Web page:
For the project director, trusting the evaluator is essential because the evaluator requests information that may not shine a wholly favorable light on the organization. Distrustful project directors have been known to withhold information that they believe will lead to a negative evaluative report. Directors must realize that only when all the information is laid out for evaluator to examine can true improvement and change can be attained—especially in evaluations with a strong formative component.

In our experience, focusing on short-term goals and submitting brief reports on specific evaluation questions promotes the ability of the PIRC to respond to observed limitations in program efficacy and make gains within a program year. This trust does not mean that the evaluator is "sugarcoating" the PIRC's weaknesses and over-reporting strengths. The evaluator needs to maintain a critical eye and provide information to the PIRC in a timely fashion so that it can improve upon identified weaknesses.

Building Evaluation Plans Together
To ensure that a quality collaborative relationship produces a quality evaluation design, we have developed a three-step process for evaluation design:

1. Goal identification. The program director identifies a set of goals, research questions, or benchmarks that serve as the key focus for a given time period.

2. Clarify evaluation needs. Once the goal or evaluation question has been articulated, the evaluator identifies the data sources and controls necessary to provide a confident and reliable conclusion.

3. Negotiation and problem solving. The evaluator and PIRC staff bring their own expertise to solve the problem. The evaluator communicates the requirements for a valid finding, while the staff highlight the realities of interacting with the parents, teachers, and school administrators. At the intersection of these two bodies of knowledge rests the optimal evaluation design for each PIRC goal.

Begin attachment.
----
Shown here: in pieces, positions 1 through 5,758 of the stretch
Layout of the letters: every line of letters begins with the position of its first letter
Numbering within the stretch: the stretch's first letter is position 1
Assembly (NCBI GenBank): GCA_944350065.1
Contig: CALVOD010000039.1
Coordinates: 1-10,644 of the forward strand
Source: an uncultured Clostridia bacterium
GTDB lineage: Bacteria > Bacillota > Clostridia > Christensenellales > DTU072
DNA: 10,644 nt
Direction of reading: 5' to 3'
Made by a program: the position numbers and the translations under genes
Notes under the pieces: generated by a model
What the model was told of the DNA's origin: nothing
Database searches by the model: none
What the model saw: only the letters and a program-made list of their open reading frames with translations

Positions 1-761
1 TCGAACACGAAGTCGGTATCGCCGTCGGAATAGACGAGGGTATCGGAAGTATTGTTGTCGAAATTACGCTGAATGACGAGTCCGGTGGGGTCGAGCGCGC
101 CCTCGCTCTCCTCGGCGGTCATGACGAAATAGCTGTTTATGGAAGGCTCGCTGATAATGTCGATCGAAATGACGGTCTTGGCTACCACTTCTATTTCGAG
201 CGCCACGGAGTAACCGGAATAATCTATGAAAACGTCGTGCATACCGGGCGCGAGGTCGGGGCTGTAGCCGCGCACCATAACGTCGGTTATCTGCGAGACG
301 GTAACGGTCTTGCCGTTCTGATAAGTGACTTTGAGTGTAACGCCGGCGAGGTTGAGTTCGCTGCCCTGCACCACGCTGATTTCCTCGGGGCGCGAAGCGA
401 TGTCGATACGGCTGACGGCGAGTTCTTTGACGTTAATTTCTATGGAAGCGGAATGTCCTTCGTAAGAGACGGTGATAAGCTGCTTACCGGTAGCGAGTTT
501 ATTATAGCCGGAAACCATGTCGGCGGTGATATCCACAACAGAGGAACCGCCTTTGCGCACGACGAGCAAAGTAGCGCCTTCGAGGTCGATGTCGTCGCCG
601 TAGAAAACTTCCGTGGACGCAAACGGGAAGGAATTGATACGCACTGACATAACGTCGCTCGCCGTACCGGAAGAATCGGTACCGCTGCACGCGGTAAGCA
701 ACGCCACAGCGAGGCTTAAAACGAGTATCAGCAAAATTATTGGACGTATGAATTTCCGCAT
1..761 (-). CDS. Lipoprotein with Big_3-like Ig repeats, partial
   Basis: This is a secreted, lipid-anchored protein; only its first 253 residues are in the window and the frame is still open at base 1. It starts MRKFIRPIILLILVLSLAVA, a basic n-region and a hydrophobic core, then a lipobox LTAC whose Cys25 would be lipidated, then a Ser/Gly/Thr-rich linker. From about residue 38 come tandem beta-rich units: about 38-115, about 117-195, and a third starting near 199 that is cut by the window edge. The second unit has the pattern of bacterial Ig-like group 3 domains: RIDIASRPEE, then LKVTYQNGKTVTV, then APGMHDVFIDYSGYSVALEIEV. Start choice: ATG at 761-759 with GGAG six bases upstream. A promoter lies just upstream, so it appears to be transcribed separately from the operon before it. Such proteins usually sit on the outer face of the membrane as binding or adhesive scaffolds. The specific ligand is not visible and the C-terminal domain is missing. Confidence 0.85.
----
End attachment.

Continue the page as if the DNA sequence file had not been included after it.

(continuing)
This process helped the Indiana State PIRC more effectively design and deliver the Indiana Academy for Parent Leadership, which has been the central focus of the evaluation process for 3 of the evaluation's 5 years. In part as a result of our collaboration as PIRC director and evaluator, the Academy has grown in enrollment and refined services to reach more stakeholders. Now, sufficiently validated by evaluation, it serves as a central feature in a new parent engagement and leadership training program that provides the participants with university credit.

Jerrell C. Cassady, Ph.D.
Associate Professor of Psychology
Department of Educational Psychology
Ball State University, Muncie, IN 47306
Tel: 765-285-8522

Jackie Garvey
Executive Director
The Indiana Partnerships Center
Parental Information and Resource Center
921 E. 86th Street, Suite 108
Indianapolis, IN 46240
Tel: 866-391-1039

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Published by Harvard Family Research Project